CORONADO, Calif. — Mitt Romney’s potential presidential candidacy was being met with curiosity and wariness — but far from a full-fledged embrace — by Republican power brokers and activists gathering Thursday in California for the party’s winter meetings.
The candidacy injects the possibility of a hotly competitive primary that could either energize the party, or distract voters from the ultimate goal of winning in November 2016. While Romney and former Florida governor Jeb Bush have attracted most of the early attention, nearly two dozen candidates are now considering a run.
“This really kind of throws a wrench in everything,” said Saul Anuzis, a longtime Michigan Republican leader who backed Romney in 2012. “Mitt Romney is truly respected and loved here. No doubt the committee has a great deal of positive feelings for him. But I also think everybody’s kind of surprised.’’
In conversations with more than a dozen Republicans gathered near San Diego for the Republican National Committee’s winter meetings, most said Romney’s potential candidacy demonstrates the party’s vibrancy, even while they cautioned that he would need to mount a much better effort than he did in 2012.
Some of Romney’s potential rivals and the conservative Wall Street Journal editorial page dismissed Romney this week as “yesterday’s news’’ and “recycled,” saying the same thing that Romney himself has said for the last two years: He had his shot, and now it’s someone else’s turn.
“I’m not happy frankly with the way he’s chosen to reenter presidential politics and I think his friends need to be honest with him about that,” Vin Weber, a former cochairman of Romney’s campaign, told Bloomberg Politics. “He’s a great man, he’d be a great president but there’s not a lot of precedent for somebody losing the election and coming back four years later, becoming the nominee.”
As Romney continues to weigh whether to run again, one of his biggest tests is whether he can convince the broader party faithful that he deserves another shot at the White House.
While his most ardent supporters and most loyal donors are nudging him into the race, it is an open question how deep the support will be in his party.
There is almost universal agreement that no one is going to step aside for him and that Romney has a more difficult path to the nomination than he did in 2012, particularly with Bush strongly contemplating a campaign and already competing with Romney for donors.
There also appeared to be a consensus that Romney, who trumpeted his business management skills on the stump, oversaw a poorly run general election campaign that allowed President Obama to return to the White House.
RNC members said he will be under pressure to explain what lessons he learned and how he will improve if he runs again.
“Mitt comes in as a strong contender. Most of the members of the committee feel the campaign was not as well run as it should have been,” said Steve Duprey, a RNC committeeman from New Hampshire. “So if he runs again, they want to see how it’s going to be done differently.”
Even some of Romney’s supporters who again may work on his campaign say privately that they already see some warning signs in his early rollout over the past week.
His advisers have been outlining a pathway for him to again win the nomination, but Romney himself has not fully articulated his rationale for jumping into the race after two years of saying he wouldn’t.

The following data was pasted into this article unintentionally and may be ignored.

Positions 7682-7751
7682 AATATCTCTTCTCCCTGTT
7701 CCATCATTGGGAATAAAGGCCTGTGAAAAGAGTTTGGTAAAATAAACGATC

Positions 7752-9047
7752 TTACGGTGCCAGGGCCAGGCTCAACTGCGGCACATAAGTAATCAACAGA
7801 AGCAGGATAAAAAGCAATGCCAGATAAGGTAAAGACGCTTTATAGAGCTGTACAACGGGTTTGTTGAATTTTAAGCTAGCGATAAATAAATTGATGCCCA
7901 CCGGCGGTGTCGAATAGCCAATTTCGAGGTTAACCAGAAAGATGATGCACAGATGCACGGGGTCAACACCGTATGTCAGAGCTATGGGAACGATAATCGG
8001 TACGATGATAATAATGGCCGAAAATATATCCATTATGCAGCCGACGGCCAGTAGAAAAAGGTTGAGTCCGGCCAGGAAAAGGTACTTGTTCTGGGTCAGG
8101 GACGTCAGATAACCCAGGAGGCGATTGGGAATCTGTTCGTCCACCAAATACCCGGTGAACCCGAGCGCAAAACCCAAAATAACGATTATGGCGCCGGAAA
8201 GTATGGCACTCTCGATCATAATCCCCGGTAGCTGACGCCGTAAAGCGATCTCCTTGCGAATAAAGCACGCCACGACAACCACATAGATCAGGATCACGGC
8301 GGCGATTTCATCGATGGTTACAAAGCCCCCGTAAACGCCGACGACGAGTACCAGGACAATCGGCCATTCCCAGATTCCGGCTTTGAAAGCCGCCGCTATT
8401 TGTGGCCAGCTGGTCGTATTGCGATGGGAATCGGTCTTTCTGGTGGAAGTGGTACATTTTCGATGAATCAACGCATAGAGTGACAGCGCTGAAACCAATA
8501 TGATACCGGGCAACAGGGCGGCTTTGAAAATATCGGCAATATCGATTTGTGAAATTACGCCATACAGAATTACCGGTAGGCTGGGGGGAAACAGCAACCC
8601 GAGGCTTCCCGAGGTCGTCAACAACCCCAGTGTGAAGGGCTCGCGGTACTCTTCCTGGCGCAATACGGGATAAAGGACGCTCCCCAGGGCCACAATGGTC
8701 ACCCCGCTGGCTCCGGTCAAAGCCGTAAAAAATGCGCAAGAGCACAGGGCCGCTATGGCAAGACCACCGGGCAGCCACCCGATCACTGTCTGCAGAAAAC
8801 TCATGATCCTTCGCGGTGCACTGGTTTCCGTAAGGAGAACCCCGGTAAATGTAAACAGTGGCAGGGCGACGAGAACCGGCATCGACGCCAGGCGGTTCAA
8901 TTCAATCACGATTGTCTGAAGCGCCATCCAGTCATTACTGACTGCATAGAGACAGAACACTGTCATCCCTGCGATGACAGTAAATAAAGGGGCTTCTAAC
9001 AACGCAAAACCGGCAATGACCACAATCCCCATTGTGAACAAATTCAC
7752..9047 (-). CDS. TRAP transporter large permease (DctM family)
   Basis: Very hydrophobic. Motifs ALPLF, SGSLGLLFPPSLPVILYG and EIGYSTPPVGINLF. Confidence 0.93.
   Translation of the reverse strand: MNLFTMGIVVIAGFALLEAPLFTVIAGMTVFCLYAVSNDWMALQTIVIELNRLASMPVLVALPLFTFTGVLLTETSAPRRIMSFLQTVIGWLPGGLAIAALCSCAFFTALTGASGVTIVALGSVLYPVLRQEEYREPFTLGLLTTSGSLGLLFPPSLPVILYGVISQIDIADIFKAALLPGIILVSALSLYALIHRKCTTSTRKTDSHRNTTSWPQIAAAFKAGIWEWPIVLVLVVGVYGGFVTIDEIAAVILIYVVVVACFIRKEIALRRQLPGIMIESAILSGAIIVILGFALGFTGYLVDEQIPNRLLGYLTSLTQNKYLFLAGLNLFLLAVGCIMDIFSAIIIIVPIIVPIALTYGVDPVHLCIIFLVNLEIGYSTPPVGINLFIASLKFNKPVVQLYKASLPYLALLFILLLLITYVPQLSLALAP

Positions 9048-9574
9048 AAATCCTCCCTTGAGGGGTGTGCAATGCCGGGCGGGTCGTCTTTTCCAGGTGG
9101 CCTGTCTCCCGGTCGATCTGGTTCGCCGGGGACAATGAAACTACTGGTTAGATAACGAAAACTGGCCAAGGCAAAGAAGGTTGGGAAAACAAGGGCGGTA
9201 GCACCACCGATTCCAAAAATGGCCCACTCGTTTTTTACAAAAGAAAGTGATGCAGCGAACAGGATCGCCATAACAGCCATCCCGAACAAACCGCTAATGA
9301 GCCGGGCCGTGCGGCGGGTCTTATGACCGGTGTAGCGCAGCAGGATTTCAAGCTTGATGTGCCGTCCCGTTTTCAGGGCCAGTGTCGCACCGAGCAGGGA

They worry that, without a clearly articulated reason for running, he will come across as merely an ambitious man who wants to be president without knowing why.
Romney is planning to give a speech on Friday to the conference, his first public remarks since he disclosed that he was considering getting into the race.
Romney will deliver the address from the USS Midway aircraft carrier.
Romney is also starting to hire staff for a potential campaign, bringing on Colin Reed to help with press inquiries. Reed ran Scott Brown’s Senate campaign in New Hampshire.
The committee meeting is being held at a sprawling resort with expansive views of the ocean.
Several other potential presidential candidates are addressing the conference — including former neurosurgeon Ben Carson, outgoing Texas Governor Rick Perry, and Governor Scott Walker of Wisconsin — but Bush and Governor Chris Christie of New Jersey are not planning to attend.
In quiet meetings over coffee, in strolls along the beach, and in conference halls, Romney was the topic du jour.
“Governor Romney is one of the finest public servants this country has ever known,” said Robert Asher, an RNC committeeman from Pennsylvania. “There’s an old saying: In politics, 24 hours is a lifetime. People are allowed to change their mind.”
Reince Priebus, the RNC’s chairman, strolled around the resort Thursday with an entourage and a broad smile.
“It’s going to be a lot of fun,” he said in an interview. “It makes our party the exciting, interesting party that has intrigue, a little drama. But a lot of fun.
“The Democrats, what do they have?” he added. “It’s the most boring, day old bread, same old, same old.”
Still, there are some concerns that a Romney candidacy — or one by Bush — will have the feel of same old, same old, as well.
“Some of the newer candidates say, ‘We need to look forward not back,’ ” Duprey said. “We need to do to Secretary [of State Hillary] Clinton what President Obama did to John McCain, play the generational change.”
Christopher Jacobson, a 62-year-old Republican from Orange County, Calif., said that if Romney runs again, he would support him.
“My car still has a Mitt sticker on it,” he said. “I didn’t take it off, in case he ran again.”